PHOENIX - More and more, people who test positive for COVID-19 in Maricopa County are hearing from contact tracers.
In 2003, contact tracing is credited with stopping the SARS virus, but an expert says with SARS, people knew they were sick. With COVID-19, people can be asymptomatic, or experience symptoms so mild, that they don’t know they have it, and they may not know the people they had contact with.
"When you’re a contact tracer, you’re going to have your 'A' List, 'B' List, and 'C' List," said Will Humble with the Arizona Public Health Association. "Really, all you’re going to have time to do is work your 'A' List, and that's family members, co-workers, and close family contacts. You’re going to realize you're not going to get to the 'B' List contacts, but working the 'A' List will make a difference."
Humble says contact tracing is important, but it will be most effective if people follow other guidelines for slowing the spread of COVID-19.
"It's not something that's going to make a huge dramatic change all on its own," said Humble.
Humble fully expects cases of COVID-19 in Arizona to increase.
"This is a big, brand new experiment now that started a few days ago, with the lifting of the stay-at-home order and the behavior changes of people in the community," said Humble. "It's gonna increase the cases. How much? we'l find out."
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Symptoms for coronavirus COVID-19 include fever, coughing, and shortness of breath. These, of course, are similar to the common cold and flu.
Expect a common cold to start out with a sore or scratchy throat, cough, runny and/or stuffy nose. Flu symptoms are more intense and usually come on suddenly, and can include a high fever.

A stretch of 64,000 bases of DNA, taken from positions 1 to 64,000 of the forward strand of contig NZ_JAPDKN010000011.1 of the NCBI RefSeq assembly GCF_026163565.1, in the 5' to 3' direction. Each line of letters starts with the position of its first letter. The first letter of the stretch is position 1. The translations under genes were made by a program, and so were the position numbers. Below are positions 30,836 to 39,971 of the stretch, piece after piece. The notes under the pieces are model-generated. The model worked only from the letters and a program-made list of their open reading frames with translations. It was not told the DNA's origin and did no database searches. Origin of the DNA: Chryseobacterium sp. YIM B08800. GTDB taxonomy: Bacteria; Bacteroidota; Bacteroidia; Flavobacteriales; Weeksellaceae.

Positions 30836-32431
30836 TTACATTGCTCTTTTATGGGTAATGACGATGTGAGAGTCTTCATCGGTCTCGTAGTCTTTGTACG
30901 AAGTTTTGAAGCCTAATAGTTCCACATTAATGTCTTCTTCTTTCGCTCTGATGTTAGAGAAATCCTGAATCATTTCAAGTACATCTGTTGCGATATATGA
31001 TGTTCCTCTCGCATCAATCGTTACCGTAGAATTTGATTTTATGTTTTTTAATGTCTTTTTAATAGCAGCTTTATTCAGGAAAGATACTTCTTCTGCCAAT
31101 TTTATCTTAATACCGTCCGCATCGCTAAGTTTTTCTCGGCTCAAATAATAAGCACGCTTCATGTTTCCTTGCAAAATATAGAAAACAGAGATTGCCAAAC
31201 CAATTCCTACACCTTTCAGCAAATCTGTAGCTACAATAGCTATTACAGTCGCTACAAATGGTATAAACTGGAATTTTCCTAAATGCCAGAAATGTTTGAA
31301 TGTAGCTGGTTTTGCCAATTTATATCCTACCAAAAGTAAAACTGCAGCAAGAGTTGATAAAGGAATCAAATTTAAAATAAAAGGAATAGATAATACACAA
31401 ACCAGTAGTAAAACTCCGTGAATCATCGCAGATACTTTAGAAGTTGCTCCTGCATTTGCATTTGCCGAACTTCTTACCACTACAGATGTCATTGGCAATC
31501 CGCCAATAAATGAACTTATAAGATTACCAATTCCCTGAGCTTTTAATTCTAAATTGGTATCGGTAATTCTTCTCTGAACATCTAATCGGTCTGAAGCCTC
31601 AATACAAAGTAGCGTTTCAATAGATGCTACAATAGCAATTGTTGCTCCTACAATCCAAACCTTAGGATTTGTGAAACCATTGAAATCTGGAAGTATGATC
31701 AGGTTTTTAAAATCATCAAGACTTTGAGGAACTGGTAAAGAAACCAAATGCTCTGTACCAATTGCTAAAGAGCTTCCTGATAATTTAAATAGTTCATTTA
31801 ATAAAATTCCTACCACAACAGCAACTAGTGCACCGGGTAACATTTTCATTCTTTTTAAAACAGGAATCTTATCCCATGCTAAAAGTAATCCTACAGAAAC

Symptoms of COVID-19 may appear more slowly. They usually include fever, a dry cough, and noticeable shortness of breath, according to the World Health Organization. A minority of cases develop pneumonia, and the disease is especially worrisome for the elderly and those with other medical problems such as high blood pressure, obesity, diabetes, or heart conditions.
Right now there's one big difference between flu and coronavirus: A vaccine exists to help prevent the flu and it's not too late to get it. It won't protect you from catching the coronavirus but may put you in a better position to fight it.
To protect yourself, wash your hands well and often, keep them away from your face, and avoid crowds and standing close to people.
And if you do find yourself showing any of these flu or coronavirus symptoms - don't go straight to your doctor's office. That just risks making more people sick, officials urge. Call ahead, and ask if you need to be seen and where.
In order to protect yourself from a possible infection, the CDC recommends:
Avoid close contact with people who are sick.
Avoid touching your eyes, nose, and mouth.
Stay home when you are sick.
Cover your cough or sneeze with a tissue, then throw the tissue in the trash.
Clean and disinfect frequently touched objects and surfaces using a regular household cleaning spray or wipe.
Wash your hands often with soap and water for at least 20 seconds, especially after going to the bathroom; before eating; and after blowing your nose, coughing, or sneezing.
Coronavirus (COVID-19) - How it spreads, symptoms, prevention, treatment, FAQ
https://espanol.cdc.gov/enes/coronavirus/2019-ncov/index.html (In Spanish/En Español)
Arizona COVID-19 Response - Public resources, FAQ, webinars